Right after the final goodbye the daughter gently slipped an acorn into my hand. I’m glad I had already said all that I wanted to say. I couldn’t talk anymore.

Kent Hickey is president of Seattle Preparatory School.

Thanks for reading!  Dr. Lisa Lynn Sowder

 

Children, Highly Recommended Reading

Male journalist takes on Redbook’s Web Site. IMO male journalist wins.

October 7th, 2013 — 1:42pm

Seattle Plastic Surgeon shares Wall Street Journal Article from Saturday, Oct. 5, 1013:

Words Assured to Tick Off Any Man by Joe Queenan

Redbook’s website has just published a list of things you should never say to a man. Why not? Because they will make him go ballistic. The list includes such incendiary remarks as: “Your tummy is so cute,” “Do whatever you want,” “Do you think I actually believe you?” “You’re just like your dad” and the real, Katy-bar-the-door, no quarter-asked-and-none-given haymaker in this epic inter-gender brouhaha, “I really don’t respect you.”

[image] Illustraction by Nishant Choksi

Redbook, for whatever reason, is feeding impressionable young women totally false information about the male psyche. No man I know would go ballistic just because a woman said, “Your tummy is so cute.” Nor would he lose it if she said, “Well, you are a bit on the chubby side.” Or even “My, aren’t you the chunky little butterball!”

Men don’t care about their “tummies.” Never have. Never will. If they did, alcohol would have gone out of style a long time ago. Weenies might care about their tummies. Or hipsters. But not actual men. Besides, men do not refer to their flabby stomachs as “tummies.” They call them “beer guts.” At least Redbook could try to get the lingo right.

A deeper question is where this dubious material comes from. Who says “Your tummy is so cute” to a boyfriend, a partner, a spouse? Not any woman I’ve ever heard of. Did anyone actually poll men about this stuff? Or women?

The rest of the list is no better. Men don’t care if their partners do not believe them. They kind of expect it. Men also don’t care if you tell them to go ahead and do whatever they want. This is what men do anyway. It is also what women do. It is what everyone on the planet does.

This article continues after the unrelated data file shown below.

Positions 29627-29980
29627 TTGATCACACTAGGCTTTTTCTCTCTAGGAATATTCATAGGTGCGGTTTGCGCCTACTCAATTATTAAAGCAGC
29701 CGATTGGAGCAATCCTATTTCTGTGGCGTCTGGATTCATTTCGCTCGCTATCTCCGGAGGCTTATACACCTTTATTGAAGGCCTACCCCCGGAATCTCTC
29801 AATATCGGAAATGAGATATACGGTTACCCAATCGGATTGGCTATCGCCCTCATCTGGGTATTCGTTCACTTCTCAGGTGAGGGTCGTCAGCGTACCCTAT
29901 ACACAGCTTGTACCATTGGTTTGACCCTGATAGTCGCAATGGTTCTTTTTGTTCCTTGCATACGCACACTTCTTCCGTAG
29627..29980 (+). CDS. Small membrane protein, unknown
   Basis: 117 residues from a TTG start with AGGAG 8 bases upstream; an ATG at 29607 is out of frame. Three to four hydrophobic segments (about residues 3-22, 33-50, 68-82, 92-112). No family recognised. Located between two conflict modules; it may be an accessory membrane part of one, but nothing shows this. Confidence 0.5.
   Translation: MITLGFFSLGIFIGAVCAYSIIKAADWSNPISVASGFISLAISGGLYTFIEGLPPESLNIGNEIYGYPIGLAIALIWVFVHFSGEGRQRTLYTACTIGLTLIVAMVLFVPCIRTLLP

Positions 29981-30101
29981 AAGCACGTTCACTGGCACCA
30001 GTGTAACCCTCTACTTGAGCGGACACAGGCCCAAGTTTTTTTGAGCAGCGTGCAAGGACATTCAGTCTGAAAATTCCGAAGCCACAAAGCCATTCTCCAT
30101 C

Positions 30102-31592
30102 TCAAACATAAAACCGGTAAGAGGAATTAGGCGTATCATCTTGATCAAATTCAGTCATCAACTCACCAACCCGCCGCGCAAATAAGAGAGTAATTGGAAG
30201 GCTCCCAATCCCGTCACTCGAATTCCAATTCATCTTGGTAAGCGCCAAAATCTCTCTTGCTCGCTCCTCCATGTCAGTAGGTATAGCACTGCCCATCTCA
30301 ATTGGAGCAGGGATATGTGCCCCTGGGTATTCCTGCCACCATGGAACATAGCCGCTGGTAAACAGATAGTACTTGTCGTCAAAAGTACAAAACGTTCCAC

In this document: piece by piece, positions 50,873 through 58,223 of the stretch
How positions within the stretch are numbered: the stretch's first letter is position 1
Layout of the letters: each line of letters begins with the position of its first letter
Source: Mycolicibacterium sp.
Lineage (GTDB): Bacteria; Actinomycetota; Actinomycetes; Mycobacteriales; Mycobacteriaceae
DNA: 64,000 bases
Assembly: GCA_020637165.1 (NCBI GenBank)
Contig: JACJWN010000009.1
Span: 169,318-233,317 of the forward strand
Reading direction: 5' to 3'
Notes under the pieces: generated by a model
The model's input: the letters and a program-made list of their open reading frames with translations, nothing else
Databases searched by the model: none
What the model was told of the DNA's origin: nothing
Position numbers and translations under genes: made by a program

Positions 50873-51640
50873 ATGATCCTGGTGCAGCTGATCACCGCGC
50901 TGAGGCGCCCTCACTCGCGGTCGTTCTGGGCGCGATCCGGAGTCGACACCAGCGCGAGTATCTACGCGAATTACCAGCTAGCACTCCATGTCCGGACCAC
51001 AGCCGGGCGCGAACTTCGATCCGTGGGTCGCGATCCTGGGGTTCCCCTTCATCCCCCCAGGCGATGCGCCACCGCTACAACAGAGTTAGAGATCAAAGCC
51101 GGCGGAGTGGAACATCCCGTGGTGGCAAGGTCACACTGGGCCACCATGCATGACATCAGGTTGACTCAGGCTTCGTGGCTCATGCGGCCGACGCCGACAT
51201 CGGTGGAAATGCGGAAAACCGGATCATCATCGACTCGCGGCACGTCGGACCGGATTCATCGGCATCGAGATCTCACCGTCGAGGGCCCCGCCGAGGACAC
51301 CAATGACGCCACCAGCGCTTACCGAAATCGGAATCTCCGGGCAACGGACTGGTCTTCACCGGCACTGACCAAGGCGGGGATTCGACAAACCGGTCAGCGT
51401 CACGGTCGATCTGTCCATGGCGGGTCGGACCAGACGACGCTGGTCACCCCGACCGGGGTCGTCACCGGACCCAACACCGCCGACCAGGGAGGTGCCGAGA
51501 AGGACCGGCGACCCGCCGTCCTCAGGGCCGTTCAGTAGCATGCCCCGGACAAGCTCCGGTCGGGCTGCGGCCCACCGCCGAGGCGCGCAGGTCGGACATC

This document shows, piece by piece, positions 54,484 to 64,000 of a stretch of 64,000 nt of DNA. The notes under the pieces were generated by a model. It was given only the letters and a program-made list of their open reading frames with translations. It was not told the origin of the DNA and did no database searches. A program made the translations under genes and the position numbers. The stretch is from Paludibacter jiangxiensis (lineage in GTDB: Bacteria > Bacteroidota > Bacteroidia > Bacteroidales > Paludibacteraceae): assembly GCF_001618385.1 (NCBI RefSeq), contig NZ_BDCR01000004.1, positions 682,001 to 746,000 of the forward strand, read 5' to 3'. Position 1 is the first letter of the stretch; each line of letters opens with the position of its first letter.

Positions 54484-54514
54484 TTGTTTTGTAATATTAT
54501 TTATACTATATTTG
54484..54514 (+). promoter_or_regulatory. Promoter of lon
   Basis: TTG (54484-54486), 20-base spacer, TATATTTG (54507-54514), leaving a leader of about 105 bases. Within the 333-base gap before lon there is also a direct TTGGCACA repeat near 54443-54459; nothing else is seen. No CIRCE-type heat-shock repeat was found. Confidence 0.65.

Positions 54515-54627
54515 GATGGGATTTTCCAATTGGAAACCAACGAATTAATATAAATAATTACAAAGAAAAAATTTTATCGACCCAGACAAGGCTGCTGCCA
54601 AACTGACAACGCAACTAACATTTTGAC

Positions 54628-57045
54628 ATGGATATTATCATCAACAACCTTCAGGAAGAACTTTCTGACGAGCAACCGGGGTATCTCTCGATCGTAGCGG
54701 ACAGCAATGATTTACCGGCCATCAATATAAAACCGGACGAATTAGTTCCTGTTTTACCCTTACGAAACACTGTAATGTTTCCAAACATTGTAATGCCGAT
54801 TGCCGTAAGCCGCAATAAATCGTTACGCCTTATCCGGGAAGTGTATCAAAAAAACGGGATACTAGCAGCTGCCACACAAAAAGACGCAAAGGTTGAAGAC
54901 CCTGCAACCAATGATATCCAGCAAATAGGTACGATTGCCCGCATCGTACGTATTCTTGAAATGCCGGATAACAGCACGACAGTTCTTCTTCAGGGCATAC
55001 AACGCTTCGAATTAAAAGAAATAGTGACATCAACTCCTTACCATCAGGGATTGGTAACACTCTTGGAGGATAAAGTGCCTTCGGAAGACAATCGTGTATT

Similarly, few men would object to being likened to their fathers. To most men, that’s actually the highest praise imaginable, unless your dad is named Joseph Stalin or Timur the Tartar. No, with the obvious exception of the confrontational “I really don’t respect you,” none of these remarks is even vaguely discombobulating.

And even if a man took exception to being told that he was not “respected,” he would not automatically go ballistic. He would write it off as an ill-advised comment uttered in the heat of battle. He would figure that it was par for the interpersonal course.

The list contained in Redbook is inane, misleading and stupid. It’s like those lists: “174 Things That Drive Women Wild in Bed,” or “Seven Things You Should Never Say to a Bisexual Pyromaniac.” The lists are compiled by amateur sociologists, office cut-ups, puckish ne’er-do-wells and editorial interns who are trying to get their assignments wrapped up before they go back to high school.

This is not to deny that there are phrases that will make men go ballistic. Oh no, there are lots of those. Here are just a few things you should never say to a man with whom you are having any kind of serious relationship.

“I spent all the money. All of it. On Josh Groban tickets.” “I was thinking of gaining 130 pounds. I’m feeling gaunt.” “No, you cannot invite Macho Man and Bennie the Blade over to our 35th anniversary party.” “You know the $5,000 from your Christmas bonus that you thought I was investing in safe, short-term bonds? I took a flier on a penny stock issued by a boiler room in Boca Raton. The company makes pocket-size defibrillators.” “Your mother could give Medusa a run for her money.” “You know the kid you thought was your firstborn son? Wrong!”

And finally: “I told the four guys from the Bronx that you are no longer interested in paying the vig. I did OK, right?”

 

Thanks for reading!  And if you don’t subscribe to the Wall Street Journal, you should.  It has some of the best journalism out there and it’s not just about money and business.  Dr. Lisa Lynn Sowder

For Men Only, Highly Recommended Reading, Male Plastic Surgery, Stuff I love

I’m so sad about Nora Ephron.

June 27th, 2012 — 4:32pm

Seattle Plastic Surgeon wonders how she will survive the rest of her “aging journey” without Nora Ephron. 

I am so sad to hear of Nora Ephron’s death.   I wonder how I am going to survive the next few decades of life without having another pithy Nora Ephron book to make me laugh out loud about the adventures and misadventure of making the transition from youth to middle age to older to old.   I am hoping to hear in the next few days that Nora was finishing her book about the ultimate transition at the time of her death.  If anyone could make that funny, it would be Nora. 

I’ve enjoyed Nora’s writing for decades, but it’s really been since I became a “woman of a certain age” myself that I have truly appreciated her wonderful take on this journey of life and her wise wit (or maybe it’s witty wisdom).

I Feel Bad About My Neck and I Remember Nothing are her most recent books and I devoured both of them in one sitting.  I read I Remember Nothing on a flight from Seattle to Boston and I’m sure the dudes on either side of  me thought I was off my meds.  Can anything other than a Nora Ephron book  make flying coach, middle seat, so much fun?  I think not.

Rest in peace Nora and thank you for the laughs and tears and your amazing humor and humanity.  I’m going to load all your books onto my Kindle and read them – again. 

Lisa Lynn Sowder, M.D.

Aging Issues, Highly Recommended Reading